A good CFO wants you to succeed. He's putting his trust in you as his leader and wants to follow you into success.
Let him be proactive for you as he looks for ways to financially make things work.
Your CFO may suggest a different timeline, one that takes longer than you want. He may suggest implementing a few financial safeguards like building up the company savings account or tightening up your collections process.
I know you want to move now, but consider the advice from your CFO. He's making those suggestions for a reason.
Once the budget is in place, the plan is laid out, and everyone is on board, the COO has a lot of work to do. As the Chief Operations Officer, he or she is your execution ninja.
This person must be good at managing projects, hitting deadlines, and communicating progress.
Your job is to make sure that the COO is aware of your priorities.
Is launching this second location more important than the other outcomes he's in charge of?
If your COO is already working 70 hours a week and you ask him to open a second location, he's likely to have a meltdown.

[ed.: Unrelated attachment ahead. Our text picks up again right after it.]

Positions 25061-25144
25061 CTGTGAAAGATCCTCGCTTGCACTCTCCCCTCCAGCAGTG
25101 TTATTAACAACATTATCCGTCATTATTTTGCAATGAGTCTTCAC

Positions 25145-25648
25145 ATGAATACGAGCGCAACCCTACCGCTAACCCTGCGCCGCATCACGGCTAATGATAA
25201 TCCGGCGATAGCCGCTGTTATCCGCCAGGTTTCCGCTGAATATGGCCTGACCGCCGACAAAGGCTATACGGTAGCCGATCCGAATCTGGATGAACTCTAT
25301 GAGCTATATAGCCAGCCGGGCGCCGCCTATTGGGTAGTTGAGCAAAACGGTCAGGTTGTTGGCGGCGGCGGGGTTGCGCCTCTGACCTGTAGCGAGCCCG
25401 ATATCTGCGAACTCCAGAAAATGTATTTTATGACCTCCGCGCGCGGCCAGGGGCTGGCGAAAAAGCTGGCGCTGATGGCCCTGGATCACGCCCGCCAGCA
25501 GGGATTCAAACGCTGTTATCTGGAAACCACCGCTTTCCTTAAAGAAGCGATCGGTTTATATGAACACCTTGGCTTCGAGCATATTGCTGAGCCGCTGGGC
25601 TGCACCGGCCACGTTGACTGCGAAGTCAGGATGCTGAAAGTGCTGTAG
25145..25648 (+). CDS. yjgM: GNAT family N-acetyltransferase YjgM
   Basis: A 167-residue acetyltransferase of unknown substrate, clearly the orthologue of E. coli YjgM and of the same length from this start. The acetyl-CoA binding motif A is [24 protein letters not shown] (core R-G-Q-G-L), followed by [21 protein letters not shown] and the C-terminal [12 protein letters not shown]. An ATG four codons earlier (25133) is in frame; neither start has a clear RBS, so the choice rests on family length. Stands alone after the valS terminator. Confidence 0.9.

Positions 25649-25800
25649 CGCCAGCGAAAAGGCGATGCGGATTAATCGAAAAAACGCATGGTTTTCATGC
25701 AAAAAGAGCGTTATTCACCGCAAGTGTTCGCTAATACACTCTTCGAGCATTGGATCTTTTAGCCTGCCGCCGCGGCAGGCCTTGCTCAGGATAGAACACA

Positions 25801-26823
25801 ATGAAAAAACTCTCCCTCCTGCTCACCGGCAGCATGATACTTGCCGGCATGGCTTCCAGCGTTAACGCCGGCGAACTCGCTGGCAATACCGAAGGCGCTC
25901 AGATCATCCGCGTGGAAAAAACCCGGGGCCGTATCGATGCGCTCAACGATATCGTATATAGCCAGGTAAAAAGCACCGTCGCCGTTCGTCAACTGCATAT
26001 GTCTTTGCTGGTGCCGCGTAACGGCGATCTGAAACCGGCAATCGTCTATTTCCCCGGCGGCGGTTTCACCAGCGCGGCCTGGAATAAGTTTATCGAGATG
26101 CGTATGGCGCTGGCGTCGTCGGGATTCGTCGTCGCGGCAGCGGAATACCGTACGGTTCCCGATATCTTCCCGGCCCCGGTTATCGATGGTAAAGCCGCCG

This is where you come in as a leader. It's up to you to determine who is going to champion this location. You COO is a great candidate since he or she should be your very best in operational excellence.
If you can't get your COO to do it, you may want to consider offloading his plate before you start.
I've seen a lot of locations get handed off to a mid-level manager. This doesn't work. He or she doesn't see enough of the global strategy and doesn't have enough company experience to call specific shots.
Once you have your COO in place to oversee the launch, he or she will need to:
Implement the core company processes and ensure their excellence
Oversee and hire the new staff
Oversee the construction of the new location
Communicate to you and the CFO on a daily basis with progress updates
Oversee the technical aspects of the new location
Ensure that the budget projections are being met and working with the CFO to adjust as needed
Staring a second location requires a lot more than having a successful first location. You have to consider a lot of variables as the business owner before you charge ahead and commit.
Make sure to include your CFO and COO in the launch. Having a clear financial and operational strategy is crucial to the success of your second home.